In Christian Legal Society v. Martinez, the U.S. Supreme Court ruled that Hastings College of the Law (“Hastings” or the “law school”), a public law school in California, did not violate the First Amendment when it required a student group to adhere to a non-discrimination policy as a condition of becoming a Registered Student Organization (RSO) at the law school. The law school’s non-discrimination policy in effect required school-approved groups to allow students to participate, become a member or seek leadership positions within an organization regardless of their status or beliefs. Christian Legal Society (“CLS”), a student group at the law school, sought exemption from Hastings’ non-discrimination policy because its own bylaws prohibited students from becoming voting members or assuming leadership positions unless they disavowed “unrepentant participation in or advocacy of a sexually immoral lifestyle.” According to CLS, this included “sexual conduct outside of marriage between a man and a woman.” The law school denied RSO support to CLS in light of the group’s policy that excluded certain students because of their beliefs about homosexuality and religion. CLS subsequently sued the law school, claiming that Hastings’ non-discrimination policy violated CLS’s First Amendment rights in several respects.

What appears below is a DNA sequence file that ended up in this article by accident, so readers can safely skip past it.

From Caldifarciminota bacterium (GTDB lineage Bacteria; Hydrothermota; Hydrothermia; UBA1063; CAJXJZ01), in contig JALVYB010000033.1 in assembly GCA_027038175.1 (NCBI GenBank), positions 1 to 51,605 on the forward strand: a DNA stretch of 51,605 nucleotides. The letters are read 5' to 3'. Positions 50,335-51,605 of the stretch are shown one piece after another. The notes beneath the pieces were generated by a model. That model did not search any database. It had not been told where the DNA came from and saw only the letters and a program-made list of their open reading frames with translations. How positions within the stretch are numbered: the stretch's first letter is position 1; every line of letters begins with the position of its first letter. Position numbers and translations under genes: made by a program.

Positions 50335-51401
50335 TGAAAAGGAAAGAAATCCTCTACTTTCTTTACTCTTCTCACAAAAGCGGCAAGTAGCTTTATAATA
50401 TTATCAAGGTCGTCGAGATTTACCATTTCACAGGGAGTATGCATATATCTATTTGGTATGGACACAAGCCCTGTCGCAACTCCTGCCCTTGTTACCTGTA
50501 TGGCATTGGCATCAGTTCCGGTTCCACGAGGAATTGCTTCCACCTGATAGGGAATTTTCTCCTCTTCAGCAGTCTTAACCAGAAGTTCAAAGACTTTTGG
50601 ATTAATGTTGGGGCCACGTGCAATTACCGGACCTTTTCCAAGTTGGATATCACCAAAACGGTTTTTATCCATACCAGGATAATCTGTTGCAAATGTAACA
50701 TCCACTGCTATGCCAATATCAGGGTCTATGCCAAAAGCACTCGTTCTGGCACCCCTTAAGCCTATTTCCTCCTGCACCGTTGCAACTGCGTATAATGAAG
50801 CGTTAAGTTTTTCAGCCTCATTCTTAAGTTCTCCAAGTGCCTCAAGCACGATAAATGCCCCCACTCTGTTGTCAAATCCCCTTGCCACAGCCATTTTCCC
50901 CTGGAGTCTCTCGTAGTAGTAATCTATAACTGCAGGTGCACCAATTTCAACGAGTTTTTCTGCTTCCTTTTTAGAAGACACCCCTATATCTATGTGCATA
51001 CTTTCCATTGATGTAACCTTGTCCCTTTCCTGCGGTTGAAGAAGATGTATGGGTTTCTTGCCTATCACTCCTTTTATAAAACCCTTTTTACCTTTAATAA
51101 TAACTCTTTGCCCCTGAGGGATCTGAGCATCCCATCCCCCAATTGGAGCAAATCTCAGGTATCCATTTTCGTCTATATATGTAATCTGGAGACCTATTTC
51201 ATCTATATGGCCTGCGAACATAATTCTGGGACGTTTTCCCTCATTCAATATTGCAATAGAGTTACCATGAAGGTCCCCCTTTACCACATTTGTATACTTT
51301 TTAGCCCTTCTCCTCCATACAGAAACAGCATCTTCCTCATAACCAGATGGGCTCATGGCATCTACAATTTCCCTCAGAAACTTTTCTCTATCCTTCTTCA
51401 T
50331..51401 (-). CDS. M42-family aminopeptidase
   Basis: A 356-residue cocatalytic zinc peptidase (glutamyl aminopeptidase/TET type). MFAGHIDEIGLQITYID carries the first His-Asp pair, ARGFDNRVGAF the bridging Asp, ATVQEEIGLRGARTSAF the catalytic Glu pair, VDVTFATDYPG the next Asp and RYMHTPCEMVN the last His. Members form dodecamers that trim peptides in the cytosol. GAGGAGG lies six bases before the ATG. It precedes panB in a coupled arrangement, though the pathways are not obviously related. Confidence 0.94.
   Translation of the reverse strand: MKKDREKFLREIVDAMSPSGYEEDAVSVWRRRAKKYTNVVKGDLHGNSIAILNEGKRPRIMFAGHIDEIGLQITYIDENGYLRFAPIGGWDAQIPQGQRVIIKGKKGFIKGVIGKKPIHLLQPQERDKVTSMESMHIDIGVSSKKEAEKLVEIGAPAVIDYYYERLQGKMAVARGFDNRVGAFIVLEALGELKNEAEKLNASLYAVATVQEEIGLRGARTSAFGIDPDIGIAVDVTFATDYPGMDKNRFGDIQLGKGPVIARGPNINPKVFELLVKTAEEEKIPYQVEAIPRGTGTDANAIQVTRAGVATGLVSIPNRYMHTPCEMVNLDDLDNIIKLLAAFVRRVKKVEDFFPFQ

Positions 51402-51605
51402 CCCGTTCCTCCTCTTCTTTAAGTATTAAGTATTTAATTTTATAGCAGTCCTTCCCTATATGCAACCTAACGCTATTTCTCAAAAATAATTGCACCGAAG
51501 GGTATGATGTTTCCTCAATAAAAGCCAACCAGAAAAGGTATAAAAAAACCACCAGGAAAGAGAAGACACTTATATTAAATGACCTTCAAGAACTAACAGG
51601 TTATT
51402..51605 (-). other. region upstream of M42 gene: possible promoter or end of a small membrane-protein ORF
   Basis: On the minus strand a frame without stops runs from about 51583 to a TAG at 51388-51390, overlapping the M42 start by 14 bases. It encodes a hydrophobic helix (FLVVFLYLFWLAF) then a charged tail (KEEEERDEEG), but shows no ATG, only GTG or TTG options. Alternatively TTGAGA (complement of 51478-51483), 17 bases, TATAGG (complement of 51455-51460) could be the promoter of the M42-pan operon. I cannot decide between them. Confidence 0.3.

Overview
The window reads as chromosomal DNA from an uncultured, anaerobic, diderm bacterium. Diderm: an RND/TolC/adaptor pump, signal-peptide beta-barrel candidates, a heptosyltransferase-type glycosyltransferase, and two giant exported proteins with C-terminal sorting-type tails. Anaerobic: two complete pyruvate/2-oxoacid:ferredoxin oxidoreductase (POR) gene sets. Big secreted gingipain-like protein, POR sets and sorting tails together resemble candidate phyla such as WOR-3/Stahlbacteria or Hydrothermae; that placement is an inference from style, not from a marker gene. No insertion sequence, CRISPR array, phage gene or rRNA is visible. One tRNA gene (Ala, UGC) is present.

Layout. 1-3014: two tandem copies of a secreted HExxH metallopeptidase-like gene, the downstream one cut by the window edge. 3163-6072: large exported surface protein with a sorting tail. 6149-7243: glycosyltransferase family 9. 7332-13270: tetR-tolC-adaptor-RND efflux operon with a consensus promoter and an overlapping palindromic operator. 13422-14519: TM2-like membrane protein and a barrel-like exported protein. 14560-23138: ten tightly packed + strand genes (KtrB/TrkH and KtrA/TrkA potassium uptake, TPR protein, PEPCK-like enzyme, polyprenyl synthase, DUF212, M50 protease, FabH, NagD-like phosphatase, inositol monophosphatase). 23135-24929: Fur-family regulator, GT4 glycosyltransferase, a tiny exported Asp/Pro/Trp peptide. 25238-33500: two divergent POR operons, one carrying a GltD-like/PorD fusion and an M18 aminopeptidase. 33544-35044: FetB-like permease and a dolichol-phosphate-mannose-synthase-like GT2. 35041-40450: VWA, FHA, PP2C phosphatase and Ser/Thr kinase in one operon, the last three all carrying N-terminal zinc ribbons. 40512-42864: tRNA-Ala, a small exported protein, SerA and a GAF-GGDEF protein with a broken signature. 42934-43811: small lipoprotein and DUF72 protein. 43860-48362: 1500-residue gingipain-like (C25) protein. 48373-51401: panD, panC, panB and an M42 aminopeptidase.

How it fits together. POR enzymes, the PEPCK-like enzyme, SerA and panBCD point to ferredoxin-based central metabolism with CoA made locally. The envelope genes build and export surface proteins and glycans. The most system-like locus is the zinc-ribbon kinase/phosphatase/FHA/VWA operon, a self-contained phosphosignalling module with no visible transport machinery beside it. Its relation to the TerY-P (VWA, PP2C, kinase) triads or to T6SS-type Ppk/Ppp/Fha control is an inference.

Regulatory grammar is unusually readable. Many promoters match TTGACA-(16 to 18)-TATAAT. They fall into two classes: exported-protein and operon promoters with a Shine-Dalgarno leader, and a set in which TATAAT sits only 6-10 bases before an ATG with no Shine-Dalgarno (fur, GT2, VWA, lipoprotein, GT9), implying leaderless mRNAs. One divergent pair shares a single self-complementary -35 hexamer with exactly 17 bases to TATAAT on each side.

A majority of the Court ruled in favor of the law school, holding that Hastings’ open access condition on RSO status was reasonable and viewpoint neutral. The majority opined that the law school’s justifications for its policy were sufficient to outweigh any First Amendment concerns. The majority emphasized the importance of ensuring that educational opportunities were available to all students. In addition, the majority noted that substantial alternate channels of communication remained open to CLS even in the absence of its having RSO status. In particular, by allowing non-school sponsored organizations such as CLS to use school facilities for meetings and activities, Hastings did “nothing to suppress CLS’s endeavors,” even though it declined to “lend RSO-level support for them.”

In light of this ruling, it is clear that non-discrimination policies such as the one Hastings enacted are constitutionally permissible. Moreover, public institutions will not be required to exempt certain student groups from content neutral “accept all comers” policies in an effort to comply with the First Amendment. To read more about Christian Legal Society, please click here. The full text of the opinion is available here.